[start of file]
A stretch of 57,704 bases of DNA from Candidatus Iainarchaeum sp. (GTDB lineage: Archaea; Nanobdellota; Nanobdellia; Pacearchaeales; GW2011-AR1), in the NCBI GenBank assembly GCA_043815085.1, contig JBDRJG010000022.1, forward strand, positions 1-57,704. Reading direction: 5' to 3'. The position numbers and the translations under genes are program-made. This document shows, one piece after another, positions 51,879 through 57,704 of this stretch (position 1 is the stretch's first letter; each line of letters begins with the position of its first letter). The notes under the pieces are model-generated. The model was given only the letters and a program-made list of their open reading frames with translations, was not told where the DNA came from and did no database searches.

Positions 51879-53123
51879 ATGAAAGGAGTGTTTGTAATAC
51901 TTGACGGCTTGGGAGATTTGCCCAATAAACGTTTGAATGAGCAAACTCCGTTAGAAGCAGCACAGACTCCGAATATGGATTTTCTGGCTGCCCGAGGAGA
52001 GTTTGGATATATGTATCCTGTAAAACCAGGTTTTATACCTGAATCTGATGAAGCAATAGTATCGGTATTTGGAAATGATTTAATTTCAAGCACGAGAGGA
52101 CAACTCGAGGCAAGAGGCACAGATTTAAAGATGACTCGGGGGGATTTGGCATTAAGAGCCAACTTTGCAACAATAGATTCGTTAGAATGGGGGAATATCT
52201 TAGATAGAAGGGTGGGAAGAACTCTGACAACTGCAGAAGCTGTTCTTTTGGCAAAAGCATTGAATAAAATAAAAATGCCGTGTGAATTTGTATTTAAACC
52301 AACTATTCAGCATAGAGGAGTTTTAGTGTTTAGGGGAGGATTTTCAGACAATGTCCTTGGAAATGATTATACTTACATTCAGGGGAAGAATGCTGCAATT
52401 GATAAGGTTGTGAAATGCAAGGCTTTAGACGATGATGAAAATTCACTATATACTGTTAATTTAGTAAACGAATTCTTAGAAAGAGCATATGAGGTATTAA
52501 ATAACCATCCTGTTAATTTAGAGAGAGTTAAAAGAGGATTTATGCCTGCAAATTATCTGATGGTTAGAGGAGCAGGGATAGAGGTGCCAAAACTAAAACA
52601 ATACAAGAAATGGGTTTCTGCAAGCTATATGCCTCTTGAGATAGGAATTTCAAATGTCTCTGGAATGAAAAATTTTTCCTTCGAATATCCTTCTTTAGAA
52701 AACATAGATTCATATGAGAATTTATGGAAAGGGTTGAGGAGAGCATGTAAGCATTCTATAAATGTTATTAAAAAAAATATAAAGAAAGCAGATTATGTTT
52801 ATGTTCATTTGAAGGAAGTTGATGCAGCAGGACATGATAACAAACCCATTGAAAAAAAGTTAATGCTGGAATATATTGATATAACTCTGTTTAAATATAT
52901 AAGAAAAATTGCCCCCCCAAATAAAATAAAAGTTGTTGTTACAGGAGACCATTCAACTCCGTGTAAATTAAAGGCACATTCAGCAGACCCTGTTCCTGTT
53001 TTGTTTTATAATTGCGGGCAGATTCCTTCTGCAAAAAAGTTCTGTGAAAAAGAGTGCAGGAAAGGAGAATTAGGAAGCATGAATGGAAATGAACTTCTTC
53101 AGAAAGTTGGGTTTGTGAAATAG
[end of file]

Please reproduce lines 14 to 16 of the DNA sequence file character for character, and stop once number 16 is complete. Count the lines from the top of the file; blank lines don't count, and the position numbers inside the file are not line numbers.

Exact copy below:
52901 AAGAAAAATTGCCCCCCCAAATAAAATAAAAGTTGTTGTTACAGGAGACCATTCAACTCCGTGTAAATTAAAGGCACATTCAGCAGACCCTGTTCCTGTT
53001 TTGTTTTATAATTGCGGGCAGATTCCTTCTGCAAAAAAGTTCTGTGAAAAAGAGTGCAGGAAAGGAGAATTAGGAAGCATGAATGGAAATGAACTTCTTC
53101 AGAAAGTTGGGTTTGTGAAATAG